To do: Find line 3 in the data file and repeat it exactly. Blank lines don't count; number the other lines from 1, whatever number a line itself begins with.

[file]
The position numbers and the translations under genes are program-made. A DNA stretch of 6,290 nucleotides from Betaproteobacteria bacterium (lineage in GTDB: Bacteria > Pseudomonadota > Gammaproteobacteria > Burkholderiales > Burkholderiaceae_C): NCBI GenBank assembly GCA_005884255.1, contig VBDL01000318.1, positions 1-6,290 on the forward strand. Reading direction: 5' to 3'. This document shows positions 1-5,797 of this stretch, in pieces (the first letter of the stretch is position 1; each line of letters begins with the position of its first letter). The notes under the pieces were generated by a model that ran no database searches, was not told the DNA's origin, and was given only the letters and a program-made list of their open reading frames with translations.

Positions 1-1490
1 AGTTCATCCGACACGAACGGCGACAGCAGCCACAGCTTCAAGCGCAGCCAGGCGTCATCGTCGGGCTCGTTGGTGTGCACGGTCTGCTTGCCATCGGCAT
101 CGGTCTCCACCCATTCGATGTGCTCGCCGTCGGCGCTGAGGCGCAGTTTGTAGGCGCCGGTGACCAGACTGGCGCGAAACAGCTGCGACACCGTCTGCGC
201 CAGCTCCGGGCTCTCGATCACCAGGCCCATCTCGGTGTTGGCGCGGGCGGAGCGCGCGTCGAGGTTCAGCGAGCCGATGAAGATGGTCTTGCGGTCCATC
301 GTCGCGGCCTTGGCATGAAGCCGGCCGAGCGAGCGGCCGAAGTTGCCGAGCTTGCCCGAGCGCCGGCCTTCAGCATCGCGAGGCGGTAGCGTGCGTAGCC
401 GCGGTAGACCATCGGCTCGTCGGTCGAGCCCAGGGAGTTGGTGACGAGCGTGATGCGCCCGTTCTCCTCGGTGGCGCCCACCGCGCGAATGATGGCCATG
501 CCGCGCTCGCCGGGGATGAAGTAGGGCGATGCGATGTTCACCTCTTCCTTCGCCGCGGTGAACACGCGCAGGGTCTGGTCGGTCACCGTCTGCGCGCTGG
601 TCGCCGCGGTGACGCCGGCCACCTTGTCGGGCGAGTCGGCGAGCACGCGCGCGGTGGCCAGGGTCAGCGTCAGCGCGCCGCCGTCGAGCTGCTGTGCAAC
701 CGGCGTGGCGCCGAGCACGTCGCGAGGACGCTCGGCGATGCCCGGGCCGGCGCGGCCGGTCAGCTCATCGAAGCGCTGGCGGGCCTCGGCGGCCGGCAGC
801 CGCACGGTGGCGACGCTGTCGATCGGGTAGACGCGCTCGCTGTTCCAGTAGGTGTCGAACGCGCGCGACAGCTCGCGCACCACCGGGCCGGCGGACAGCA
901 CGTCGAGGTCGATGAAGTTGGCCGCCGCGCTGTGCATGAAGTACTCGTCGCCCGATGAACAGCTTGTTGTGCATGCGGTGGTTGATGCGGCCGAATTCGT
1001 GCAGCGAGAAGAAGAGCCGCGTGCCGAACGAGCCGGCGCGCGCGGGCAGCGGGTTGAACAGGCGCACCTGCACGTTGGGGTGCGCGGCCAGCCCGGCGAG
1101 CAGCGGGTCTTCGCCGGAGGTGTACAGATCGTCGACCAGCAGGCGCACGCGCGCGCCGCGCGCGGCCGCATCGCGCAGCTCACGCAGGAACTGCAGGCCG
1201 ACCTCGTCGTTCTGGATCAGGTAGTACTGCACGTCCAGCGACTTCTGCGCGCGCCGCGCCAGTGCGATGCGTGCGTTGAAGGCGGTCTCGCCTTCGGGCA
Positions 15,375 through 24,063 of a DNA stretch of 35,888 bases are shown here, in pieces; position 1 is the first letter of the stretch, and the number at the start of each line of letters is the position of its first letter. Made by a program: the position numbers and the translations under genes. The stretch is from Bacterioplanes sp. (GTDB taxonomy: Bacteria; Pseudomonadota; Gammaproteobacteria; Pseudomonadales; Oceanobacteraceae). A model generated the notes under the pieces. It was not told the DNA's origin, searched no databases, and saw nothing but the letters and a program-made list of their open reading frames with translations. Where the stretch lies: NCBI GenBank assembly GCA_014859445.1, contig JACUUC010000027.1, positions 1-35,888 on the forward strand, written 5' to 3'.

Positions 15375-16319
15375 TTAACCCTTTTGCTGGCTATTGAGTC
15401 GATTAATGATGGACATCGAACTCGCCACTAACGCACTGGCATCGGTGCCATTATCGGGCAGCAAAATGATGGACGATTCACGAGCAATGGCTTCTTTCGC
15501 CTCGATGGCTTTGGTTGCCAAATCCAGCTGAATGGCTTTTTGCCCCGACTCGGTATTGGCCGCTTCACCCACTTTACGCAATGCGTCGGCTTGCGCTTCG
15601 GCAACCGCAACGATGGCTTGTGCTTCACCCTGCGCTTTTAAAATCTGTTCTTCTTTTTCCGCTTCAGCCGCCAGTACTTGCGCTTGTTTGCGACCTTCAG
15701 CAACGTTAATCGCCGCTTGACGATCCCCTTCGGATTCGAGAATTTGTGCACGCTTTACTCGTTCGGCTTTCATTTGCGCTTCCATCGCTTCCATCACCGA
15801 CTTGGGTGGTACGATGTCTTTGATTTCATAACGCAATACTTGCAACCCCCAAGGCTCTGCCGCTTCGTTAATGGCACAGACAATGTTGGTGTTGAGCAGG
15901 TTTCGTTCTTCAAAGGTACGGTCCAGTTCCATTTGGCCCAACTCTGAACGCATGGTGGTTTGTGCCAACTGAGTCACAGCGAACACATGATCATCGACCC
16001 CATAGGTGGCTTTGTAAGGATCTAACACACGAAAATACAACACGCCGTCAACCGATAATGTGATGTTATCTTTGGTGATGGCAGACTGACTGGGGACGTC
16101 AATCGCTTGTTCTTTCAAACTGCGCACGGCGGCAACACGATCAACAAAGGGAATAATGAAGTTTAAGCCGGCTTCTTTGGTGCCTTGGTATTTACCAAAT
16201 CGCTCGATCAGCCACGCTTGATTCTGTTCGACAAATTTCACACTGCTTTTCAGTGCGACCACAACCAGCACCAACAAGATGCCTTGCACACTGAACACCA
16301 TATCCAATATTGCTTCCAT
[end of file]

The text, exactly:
1 AGTTCATCCGACACGAACGGCGACAGCAGCCACAGCTTCAAGCGCAGCCAGGCGTCATCGTCGGGCTCGTTGGTGTGCACGGTCTGCTTGCCATCGGCAT